The Natal Infantrymen at the breach were jabbing and stabbing at the Zulus, who were struggling to clamber onto the barricade on either side of the breach.

And, it was these ragged volleys and jabbing spears that finally convinced the Zulus on the south wall that the battle was over.

Finding themselves attacked from their flanks, the Zulus around the breach started to turn and run. And, when one group began to run, it was like the entire Zulu attack peeled away from the front of the barricade.

Seeing the warriors on their flanks running convinced others that this was not the time or place to die needlessly whilst others saved themselves. Within seconds, the entire Zulu contingent facing the south wall was disintegrating as the warriors began to run. Within fifteen seconds, the entire south wall, outside the British position, was clear of Zulus. The eastern and western walls were also starting to see the Zulus disengage and flee back to the river, or back to the dongas. With jeers and rifle shots following them, the Zulus who had come so close to breaking into the position and overwhelming it were now retreating in disarray. To Billy’s amazement and relief, the Zulus on the eastern and western walls were peeling off. A few die-hard Zulus tried to carry on the fight, but were soon silenced by blades and bullets.  With the eastern and western attacks folding up, the Zulus at the north wall soon found themselves without the traditional support on their flanks. Then, they too began to run.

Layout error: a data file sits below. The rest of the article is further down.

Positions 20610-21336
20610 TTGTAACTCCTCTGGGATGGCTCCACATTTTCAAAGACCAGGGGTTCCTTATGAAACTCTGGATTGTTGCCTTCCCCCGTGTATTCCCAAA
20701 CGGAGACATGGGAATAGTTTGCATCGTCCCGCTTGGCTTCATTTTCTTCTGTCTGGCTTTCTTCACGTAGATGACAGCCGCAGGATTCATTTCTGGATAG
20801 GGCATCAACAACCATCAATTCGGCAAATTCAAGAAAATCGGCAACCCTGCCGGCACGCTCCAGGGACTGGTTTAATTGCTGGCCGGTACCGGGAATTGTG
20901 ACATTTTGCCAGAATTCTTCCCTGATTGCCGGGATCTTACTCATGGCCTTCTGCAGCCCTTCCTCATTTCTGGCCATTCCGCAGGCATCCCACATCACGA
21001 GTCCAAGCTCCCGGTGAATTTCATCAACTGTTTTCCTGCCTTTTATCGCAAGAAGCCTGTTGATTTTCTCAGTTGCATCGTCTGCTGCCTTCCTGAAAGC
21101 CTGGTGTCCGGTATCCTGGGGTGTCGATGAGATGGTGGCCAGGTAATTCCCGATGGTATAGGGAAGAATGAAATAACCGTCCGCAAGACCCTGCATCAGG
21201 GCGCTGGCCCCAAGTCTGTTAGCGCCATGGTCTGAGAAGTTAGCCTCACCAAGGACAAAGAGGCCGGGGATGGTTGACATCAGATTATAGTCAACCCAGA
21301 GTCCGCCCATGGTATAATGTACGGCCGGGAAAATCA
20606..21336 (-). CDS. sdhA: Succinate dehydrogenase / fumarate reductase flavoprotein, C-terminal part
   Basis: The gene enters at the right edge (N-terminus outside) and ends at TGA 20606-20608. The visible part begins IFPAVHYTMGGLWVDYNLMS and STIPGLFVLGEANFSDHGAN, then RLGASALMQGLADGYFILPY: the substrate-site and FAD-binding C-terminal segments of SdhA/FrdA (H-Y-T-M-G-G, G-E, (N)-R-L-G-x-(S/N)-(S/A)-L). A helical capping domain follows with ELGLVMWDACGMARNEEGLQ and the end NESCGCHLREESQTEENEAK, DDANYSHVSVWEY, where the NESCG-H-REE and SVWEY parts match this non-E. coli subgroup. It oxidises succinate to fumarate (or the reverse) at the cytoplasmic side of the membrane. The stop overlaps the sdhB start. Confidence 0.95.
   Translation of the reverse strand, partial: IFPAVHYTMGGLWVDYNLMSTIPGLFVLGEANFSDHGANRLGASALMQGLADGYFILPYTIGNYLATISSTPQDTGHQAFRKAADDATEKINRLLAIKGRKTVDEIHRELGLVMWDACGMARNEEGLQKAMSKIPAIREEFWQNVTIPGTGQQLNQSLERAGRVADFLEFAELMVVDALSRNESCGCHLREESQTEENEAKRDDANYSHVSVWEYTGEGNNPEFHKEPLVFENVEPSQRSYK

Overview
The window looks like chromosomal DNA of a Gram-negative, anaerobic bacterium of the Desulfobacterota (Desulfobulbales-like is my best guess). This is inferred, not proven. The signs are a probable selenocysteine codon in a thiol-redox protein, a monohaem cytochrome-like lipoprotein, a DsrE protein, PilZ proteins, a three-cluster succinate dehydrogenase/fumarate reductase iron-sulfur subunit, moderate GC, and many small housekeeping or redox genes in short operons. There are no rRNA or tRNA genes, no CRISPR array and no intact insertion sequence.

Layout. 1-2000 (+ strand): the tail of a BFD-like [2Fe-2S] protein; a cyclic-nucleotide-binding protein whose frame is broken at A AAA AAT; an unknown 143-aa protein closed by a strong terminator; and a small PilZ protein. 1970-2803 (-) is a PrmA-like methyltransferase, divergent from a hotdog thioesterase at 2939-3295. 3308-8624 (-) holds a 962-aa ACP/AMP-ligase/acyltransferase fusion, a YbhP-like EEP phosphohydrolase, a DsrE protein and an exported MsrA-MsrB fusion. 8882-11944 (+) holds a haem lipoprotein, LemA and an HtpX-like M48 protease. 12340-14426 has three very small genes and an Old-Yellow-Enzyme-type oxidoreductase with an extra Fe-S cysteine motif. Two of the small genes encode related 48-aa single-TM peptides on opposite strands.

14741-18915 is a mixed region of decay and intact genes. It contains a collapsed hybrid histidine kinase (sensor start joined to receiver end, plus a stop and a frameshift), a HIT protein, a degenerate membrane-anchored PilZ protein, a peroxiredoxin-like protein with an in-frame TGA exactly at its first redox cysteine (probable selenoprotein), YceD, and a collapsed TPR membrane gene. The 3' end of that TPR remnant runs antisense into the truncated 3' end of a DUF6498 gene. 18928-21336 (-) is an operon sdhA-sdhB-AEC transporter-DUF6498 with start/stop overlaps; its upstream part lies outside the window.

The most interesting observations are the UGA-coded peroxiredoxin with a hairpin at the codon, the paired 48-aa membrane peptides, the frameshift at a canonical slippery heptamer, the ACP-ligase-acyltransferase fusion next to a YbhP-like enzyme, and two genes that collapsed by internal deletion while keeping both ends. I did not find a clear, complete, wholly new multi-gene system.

It’s over, Billy thought as he held on to his injured left arm.

The riflemen and Natal Infantrymen on the north wall began to cheer and celebrate, but there was still the problem of several hundred Zulus trapped down by the south wall. It was a problem that solved itself very quickly. Having seen their comrades on the other side of the wall flee, the warriors trapped within the British position either tried to climb back over the barricade, or they began to throw their weapons down.